The source code for the ChastityLock ransomware that targeted male users of a specific adult toy is now publicly available for research purposes.
Users of the Bluetooth-controlled Qiui Cellmate chastity device were targets of an attack with this malware last year after security researchers found a vulnerability in the toy that allowed locking it remotely.
All users could be locked
Qiui Cellmante is a connected sex toy with a companion app to control its locking/unlocking via Bluetooth that is typically managed by someone else than the person wearing the device.
In October 2020, researchers at Pen Test Partners published details about a serious vulnerability that allowed a remote attacker to take control of any Qiui Cellmate device.
They found that making a request to any API endpoint did not require authentication and that using a six-digit “friend code” would return “a huge amount of information about that user,” such as location, phone number, plain text password.
“It wouldn’t take an attacker more than a couple of days to exfiltrate the entire user database and use it for blackmail or phishing,” Pen Test Partners wrote in their report.
Following the disclosure, an attacker started targeting Qiui Cellmate mobile app users who controlled the smart toy and locked the chastity device. Victims were asked to pay 0.02 bitcoins, around $270 at the time of the attacks.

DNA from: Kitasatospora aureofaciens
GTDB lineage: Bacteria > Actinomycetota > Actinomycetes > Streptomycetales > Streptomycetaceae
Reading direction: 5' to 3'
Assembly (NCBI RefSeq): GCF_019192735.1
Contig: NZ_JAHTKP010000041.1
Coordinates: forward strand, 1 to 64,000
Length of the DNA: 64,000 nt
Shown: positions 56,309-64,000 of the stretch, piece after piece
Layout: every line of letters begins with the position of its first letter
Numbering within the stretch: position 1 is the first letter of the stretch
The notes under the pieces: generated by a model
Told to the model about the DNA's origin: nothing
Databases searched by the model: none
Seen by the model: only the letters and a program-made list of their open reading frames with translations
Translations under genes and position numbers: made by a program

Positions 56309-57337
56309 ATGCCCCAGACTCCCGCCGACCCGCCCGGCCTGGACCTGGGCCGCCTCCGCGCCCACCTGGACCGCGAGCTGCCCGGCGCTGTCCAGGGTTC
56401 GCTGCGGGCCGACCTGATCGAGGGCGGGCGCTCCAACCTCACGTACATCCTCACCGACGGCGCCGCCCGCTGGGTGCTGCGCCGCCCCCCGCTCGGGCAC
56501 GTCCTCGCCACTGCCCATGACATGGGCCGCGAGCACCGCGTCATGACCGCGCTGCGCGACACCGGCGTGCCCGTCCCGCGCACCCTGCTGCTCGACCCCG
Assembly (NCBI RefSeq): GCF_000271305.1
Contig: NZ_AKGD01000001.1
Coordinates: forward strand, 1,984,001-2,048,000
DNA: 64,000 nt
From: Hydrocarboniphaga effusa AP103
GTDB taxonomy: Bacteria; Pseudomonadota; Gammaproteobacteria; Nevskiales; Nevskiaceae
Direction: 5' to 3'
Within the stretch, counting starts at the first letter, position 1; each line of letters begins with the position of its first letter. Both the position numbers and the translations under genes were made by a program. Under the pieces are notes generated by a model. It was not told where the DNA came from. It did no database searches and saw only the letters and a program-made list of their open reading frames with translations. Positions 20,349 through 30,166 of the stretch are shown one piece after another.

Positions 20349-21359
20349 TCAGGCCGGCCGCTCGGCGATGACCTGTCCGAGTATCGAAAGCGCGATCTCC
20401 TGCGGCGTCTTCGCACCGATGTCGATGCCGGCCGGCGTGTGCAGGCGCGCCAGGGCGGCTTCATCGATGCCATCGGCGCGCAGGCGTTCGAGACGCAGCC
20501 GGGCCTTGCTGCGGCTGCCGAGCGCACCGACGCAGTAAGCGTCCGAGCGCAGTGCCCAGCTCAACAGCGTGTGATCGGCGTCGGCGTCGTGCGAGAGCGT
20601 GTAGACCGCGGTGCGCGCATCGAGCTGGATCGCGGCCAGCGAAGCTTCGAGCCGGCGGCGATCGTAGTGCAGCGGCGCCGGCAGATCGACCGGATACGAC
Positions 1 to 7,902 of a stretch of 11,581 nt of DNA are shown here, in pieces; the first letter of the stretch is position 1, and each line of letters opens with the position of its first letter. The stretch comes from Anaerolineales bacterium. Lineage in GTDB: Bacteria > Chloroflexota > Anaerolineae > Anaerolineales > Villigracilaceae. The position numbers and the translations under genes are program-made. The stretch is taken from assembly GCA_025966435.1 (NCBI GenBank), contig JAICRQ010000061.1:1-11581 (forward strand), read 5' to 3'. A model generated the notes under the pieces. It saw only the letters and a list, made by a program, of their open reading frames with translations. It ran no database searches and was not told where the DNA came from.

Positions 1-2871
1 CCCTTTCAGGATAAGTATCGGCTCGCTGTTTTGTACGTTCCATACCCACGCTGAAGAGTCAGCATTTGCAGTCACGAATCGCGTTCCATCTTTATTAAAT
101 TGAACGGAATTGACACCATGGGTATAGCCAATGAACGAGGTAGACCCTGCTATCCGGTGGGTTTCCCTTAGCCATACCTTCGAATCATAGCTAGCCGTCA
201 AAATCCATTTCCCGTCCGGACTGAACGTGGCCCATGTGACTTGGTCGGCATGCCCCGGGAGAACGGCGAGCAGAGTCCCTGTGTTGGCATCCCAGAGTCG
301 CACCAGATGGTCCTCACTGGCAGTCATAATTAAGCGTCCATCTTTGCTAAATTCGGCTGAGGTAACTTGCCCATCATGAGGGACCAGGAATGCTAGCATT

The malware includes code that communicates to Qiui’s API endpoints to enumerate user info and send messages to the victim app and add friends, according to analysis from security researcher Ax Sharma.
Soon after the attacks started, a flood of complaints came from victim users reporting that they could no longer control the smart adult toy. Some of them fell victim to the attacker multiple times.
From screenshots seen by BleepingComputer, the attacker engaged victims after locking the chastity devices they controlled. The attacker also mocked victims when they asked what had happened, saying that they used magic to take control of the smart adult toy.
Some users were concerned that the only way to remove the Cellmate device was by cutting it off since there was no manual override for the Bluetooth lock.
However, cutting the hardened steel used for the lock required an angle grinder, and given the sensitive area, this was far from an option for victims.
Luckily, some emergency escape possibilities were available. One of them was to contact remote support and ask them to unlock and reset the Cellmate. Another involved only a screwdriver to unlock the device manually, and Qiui posted a video showing how to do it. The latter came with voiding the warranty of the product.
In a conversation with a party unknown to BleepingComputer, the attacker said that nobody paid the ransom. It is unclear if this was because the victims unlocked the device themselves, through Qiui support, or the attacker did it.
Qiui addressed the issues causing all the trouble, so the latest version of the app should be safe to use.